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Some quick hits:

Senator Leahy says Rove is subpeona baitUPDATE:  I realize the Senate Judiciary Committee likes to follow certain procedures and methods, and Rove is still, to riff off a phrase, a "person of interest" to the Committee, but then again, let's not get cold feet, Senator Leahy.  Don't wait too long.

Sidney Blumenthal has a super discussion of how Rove is clearly at the black heart of the plan to politicize DOJ.  Here's his conclusion (emphasis added):

If the Democrats hadn't won the midterm elections last year there is no reason to believe that the plan to use the U.S. attorneys for political prosecutions — as they have been used systematically under Bush — wouldn't have gone forward completely unimpeded. Without the new Congress issuing subpoenas, there would be no exposure, no hearings, no press conferences — no questions at all.

The replacement of the eight fired U.S. attorneys through a loophole in the Patriot Act that enables the administration to evade consultation with and confirmation by Congress is a convenient element in the well-laid scheme. But it was not ad hoc, erratic or aberrant. Rather, it was the logical outcome of a long effort to distort the constitutional framework for partisan consolidation of power into a de facto one-party state.

This effort began two generations ago with Richard Nixon's drive to forge an imperial presidency, using extralegal powers of government to aggrandize unaccountable power in the executive and destroy political opposition. Nixon was thwarted in the Watergate scandal. We will never know his full malevolent intentions, but we do know that in the aftermath of the 1972 election he wanted to remake the executive branch to create what the Bush administration now calls a "unitary executive." Nixon later explained his core doctrine: "When the president does it, that means it's not illegal." Karl Rove is the rightful heir to Nixonian politics. His first notice in politics occurred as a witness before the Senate Watergate Committee. From Nixon to Bush, Rove is the single continuous character involved in the tactics and strategy of political subterfuge.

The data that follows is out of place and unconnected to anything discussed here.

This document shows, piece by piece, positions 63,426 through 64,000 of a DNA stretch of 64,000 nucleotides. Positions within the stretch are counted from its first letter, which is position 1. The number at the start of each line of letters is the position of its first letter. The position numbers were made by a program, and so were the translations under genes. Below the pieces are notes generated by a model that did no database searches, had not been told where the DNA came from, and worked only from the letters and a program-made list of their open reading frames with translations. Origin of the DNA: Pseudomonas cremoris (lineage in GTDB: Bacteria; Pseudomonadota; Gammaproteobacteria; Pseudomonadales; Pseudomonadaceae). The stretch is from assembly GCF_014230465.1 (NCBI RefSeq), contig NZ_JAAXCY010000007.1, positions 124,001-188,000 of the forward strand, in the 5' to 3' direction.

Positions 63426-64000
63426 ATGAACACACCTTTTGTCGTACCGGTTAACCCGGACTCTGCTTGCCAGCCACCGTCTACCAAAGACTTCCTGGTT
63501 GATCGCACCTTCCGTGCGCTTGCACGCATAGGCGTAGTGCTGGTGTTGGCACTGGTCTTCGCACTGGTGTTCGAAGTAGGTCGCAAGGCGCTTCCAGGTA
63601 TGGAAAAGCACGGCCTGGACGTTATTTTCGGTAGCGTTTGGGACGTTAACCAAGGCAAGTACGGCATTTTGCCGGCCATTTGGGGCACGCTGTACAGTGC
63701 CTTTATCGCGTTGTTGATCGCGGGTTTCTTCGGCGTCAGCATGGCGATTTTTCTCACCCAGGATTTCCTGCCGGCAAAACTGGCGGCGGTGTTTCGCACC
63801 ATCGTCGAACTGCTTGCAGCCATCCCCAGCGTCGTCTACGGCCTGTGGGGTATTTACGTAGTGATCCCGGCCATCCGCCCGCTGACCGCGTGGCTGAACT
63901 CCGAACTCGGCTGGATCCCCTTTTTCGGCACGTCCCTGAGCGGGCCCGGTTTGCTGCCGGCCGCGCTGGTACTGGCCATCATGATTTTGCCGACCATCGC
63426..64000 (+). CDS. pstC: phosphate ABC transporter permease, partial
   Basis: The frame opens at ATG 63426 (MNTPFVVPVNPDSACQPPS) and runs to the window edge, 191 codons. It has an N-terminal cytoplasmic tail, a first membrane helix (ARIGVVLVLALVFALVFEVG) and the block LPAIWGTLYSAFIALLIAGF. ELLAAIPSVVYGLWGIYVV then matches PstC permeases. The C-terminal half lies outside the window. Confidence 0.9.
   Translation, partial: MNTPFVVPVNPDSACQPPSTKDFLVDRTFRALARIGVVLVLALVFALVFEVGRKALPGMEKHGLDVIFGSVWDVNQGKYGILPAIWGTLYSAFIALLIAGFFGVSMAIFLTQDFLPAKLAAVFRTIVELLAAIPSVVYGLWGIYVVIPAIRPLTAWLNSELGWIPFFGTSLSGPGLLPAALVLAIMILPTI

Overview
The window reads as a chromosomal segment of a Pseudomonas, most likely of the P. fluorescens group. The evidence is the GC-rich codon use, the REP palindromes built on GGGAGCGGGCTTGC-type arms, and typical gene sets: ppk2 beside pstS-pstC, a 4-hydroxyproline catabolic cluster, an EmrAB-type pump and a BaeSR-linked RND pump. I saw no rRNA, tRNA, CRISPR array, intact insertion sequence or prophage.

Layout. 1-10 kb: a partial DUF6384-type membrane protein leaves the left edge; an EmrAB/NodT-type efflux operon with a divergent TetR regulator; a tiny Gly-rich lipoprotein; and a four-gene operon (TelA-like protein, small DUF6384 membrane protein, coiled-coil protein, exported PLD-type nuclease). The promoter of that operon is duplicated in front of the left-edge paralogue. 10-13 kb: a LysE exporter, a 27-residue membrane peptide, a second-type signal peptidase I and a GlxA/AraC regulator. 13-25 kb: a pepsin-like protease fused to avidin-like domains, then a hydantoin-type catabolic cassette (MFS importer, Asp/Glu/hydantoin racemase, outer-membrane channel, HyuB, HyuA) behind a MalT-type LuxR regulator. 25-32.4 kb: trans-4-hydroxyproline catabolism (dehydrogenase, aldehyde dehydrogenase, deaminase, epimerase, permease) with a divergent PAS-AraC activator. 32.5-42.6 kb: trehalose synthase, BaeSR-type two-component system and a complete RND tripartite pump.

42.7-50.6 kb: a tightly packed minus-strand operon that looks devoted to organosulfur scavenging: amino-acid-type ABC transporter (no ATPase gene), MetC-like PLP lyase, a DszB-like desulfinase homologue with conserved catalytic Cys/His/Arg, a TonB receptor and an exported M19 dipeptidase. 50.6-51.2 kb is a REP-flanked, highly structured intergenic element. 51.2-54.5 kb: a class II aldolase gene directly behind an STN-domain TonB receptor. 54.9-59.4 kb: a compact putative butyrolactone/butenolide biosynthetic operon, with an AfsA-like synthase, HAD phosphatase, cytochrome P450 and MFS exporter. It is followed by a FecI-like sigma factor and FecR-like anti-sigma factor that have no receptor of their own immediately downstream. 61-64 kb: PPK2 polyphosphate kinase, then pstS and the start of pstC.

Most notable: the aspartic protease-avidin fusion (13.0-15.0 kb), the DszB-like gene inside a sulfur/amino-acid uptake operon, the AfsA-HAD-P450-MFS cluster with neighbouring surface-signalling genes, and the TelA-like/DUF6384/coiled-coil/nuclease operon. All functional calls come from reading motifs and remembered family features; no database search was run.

The ComPost reports on, and Atrios picks up on, some details of the Abu Gonzales operation to cover up the Republican putsch of DOJ. 

Jonathan Singer at MyDD sniffs out the stench of the search for sacrificial lambs by the administration to insulate Bush and Rove from public accountability.  You can smell it yourself over in the ComPost article.

David Broder does some more GOP fluffing cheerleading.  I admire consistency, but oh, how that jaw must ache!

Shorter unnamed administration officials on progress in Iraq:  we're full of shit.  Well, duh. 

If you pray, pray for Steve Gilliard.  While you're on the line, add a note for Jane's continued recovery.  She begins post-operative, precautionary chemo today.  Surgery was successful, but this is just completing the treatment process.

Rahm Emanuel is strong arming Democratic freshman in the House to dial for dollars, hew to the right "center" and stay off Colbert's show.   Good thing he's not DCCC Chair anymore and the new Chair, Chris Van Hollen, is a strong, progressive voice and influence for real democracy over corrupt insider political money machines.  As a result, the freshman don't really need to listen to Rahm anymore:  Van Hollen is calling the reelection strategy shots.  Oh, wait, I'm getting an update in my earpiece. . .  Um, yeah.  Ah, scratch that last bit.

UPDATE: Stoller has a must read reflecting on the state of the Democratic Party on ending the occupation in Iraq, related to my post this morning on Senator Clinton.  Shorter Stoller:  Clinton's not alone, and we have a lot more work to do.  

UPDATE II:  Murray Wass reports that Gonzales knew he would be a target in an investigation into wireless wiretapping Bush successfully shut down.